Spring Changes

Warming temperatures and changes in the bird life are always a good sign that spring is here around Lake Havasu. Spring means not only changes in the bird life in the LCRV but also the start of the field season for us with long days working in the field. We are hoping to keep up with our budding blog even with the long hours so stay tuned for some great stuff! Last week was spent trail clearing in the Overton Nevada area and it was great to visit the Overton Wildlife Management Area where the Common Crane was this winter. Waterfowl migration was evident with good numbers present and we even found a rare Mexican Duck! Though it was great exploring this area we were away from internet and fell behind on a lot of things.

This Red-tailed Hawk at the Overton Wildlife Management Area 8 Mar 2013 was wet and annoyed that we had accidentally flushed it from it's American Coot prey.  Copyright (c) 2013 David Vander Pluym

This Red-tailed Hawk at the Overton Wildlife Management Area 8 Mar 2013 was wet and annoyed that we had accidentally flushed it from its American Coot prey. Copyright (c) 2013 David Vander Pluym

We are back in Lake Havasu and today 10 March, Tim Schreckengost of Thermal Birding and I spent a couple hours checking up on the rare wintering waterfowl on Lake Havasu. We had a successful time of it! Though numbers were down there were still large numbers of Greater Scaup in the Bill Williams Delta as well as a few Barrow’s Goldeneyes, the Long-tailed Duck, and 3 White-winged Scoters, as well as a Red-throated Loon, 3 Pacific Loons, and 2 Horned Grebe. Not a bad time at all!

This Common Loon is transitioning into its alternate plumage. 10 Mar 2013 at Havasu Springs, LP, Arizona. Copyright (c) 2013 David Vander Pluym

This Common Loon is transitioning into its alternate plumage. 10 Mar 2013 at Havasu Springs, LP, Arizona. Copyright (c) 2013 David Vander Pluym

At the Havasu Springs Resort we enjoyed listening to loon vocalizations as well as the two Horned Grebes calling to each other and appearing to engage in some courtship displays. It was interesting that one was still largely in basic plumage while the other was largely in alternate. March is always fun to see the loons and grebes molting into alternate plumage which can also provide a different set of ID problems from birds in basic. One of the Pacific Loons was also in alternate, but too distant to photograph.

These two Horned Grebes were actively calling and engaging in the start of courtship.  Though one is largely in basic plumage and the other is largely in alternate note that they share the same structure helpful for iding birds in transitional plumages.  These birds were at Havasu Springs Resort, LP, Arizona. Copyright (c) 2013 David Vander Pluym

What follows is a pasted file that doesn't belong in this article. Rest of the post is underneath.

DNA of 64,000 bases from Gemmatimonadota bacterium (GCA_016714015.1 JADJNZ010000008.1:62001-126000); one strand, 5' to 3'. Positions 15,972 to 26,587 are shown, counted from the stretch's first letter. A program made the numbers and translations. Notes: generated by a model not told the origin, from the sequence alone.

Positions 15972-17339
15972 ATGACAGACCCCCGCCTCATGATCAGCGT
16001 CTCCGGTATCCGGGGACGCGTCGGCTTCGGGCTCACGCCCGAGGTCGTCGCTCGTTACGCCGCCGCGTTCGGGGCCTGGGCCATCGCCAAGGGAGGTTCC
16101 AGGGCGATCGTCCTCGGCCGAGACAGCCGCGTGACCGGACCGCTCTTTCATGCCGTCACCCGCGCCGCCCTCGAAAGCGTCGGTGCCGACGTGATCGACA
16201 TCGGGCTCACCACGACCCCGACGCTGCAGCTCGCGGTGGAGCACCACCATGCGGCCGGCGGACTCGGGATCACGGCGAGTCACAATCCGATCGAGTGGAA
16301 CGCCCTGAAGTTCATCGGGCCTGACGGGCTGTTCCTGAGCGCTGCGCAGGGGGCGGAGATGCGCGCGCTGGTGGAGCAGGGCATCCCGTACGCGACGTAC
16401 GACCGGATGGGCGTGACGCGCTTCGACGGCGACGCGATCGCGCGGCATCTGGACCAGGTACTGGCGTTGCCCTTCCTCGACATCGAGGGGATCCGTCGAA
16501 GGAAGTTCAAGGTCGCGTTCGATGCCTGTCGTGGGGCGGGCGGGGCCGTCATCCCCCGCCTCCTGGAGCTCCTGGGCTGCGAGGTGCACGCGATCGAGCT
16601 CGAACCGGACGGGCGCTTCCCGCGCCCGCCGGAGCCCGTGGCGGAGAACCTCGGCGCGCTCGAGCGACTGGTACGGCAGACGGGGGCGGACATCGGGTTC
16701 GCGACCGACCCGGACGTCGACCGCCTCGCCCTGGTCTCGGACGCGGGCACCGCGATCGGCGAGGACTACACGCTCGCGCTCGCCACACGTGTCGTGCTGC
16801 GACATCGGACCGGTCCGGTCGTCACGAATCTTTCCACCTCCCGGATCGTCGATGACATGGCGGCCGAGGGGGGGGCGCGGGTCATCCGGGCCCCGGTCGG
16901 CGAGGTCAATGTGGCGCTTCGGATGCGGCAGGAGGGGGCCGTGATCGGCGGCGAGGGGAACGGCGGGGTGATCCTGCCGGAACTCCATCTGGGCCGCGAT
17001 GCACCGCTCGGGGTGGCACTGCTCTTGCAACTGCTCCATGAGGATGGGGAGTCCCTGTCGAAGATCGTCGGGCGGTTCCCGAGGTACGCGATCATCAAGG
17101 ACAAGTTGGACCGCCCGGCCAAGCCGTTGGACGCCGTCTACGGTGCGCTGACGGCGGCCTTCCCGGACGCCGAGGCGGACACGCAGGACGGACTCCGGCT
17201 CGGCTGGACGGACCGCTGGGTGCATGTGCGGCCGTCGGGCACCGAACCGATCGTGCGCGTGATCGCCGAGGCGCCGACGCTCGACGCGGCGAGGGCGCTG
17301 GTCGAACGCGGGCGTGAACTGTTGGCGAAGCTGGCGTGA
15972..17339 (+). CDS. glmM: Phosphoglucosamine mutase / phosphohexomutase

These two Horned Grebes were actively calling and engaging in the start of courtship. Though one is largely in basic plumage and the other is largely in alternate note that they share the same structure of thick necks and bills, helpful for IDing birds in transitional plumages. These birds were at Havasu Springs Resort, LP, Arizona. Copyright (c) 2013 David Vander Pluym

Tim and I next moved up to Site Six to check on the Shad Run. We had good numbers of birds including two Pacific Loons and my FOS 2 Bonaparte’s Gulls. Bonaparte’s is an species whose perception of rare has changed for us in the LCRV, as they were formerly considered to be very rare in spring, but in the past two springs they have passed through in good numbers (50+) in one or two pulses.

Notice the shad in this Bonaparte's Gull bill. At Site Six, MOH, Arizona, 10 Mar 2013 Copyright (c) 2013 David Vander Pluym

Notice the shad in this Bonaparte’s Gull’s bill. At Site Six, MOH, Arizona, 10 Mar 2013 Copyright (c) 2013 David Vander Pluym

Though some of the Spring Break image of Lake Havasu was in evidence today it didn’t distract from a great day out in the field checking on wintering birds and seeing what changes have occurred in the past week on Lake Havasu. To end I want to mention that generally the spring break “crowd” on Lake Havasu should NOT affect the birding on the lake enough to keep you from visiting and checking out what is going on. Even on weekends the North End of Lake Havasu can still be a great place to bird on a spring morning!

-DVP

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About David Vander Pluym

Birder biologists currently living and working in the Lower Colorado River Valley. When not out in the field I spend a lot of my time reading and writing about birds. I have always been drawn to areas under birded and species that we know little about.
This entry was posted in Lake Havasu, LCRV, Molt, Nevada. Bookmark the permalink.

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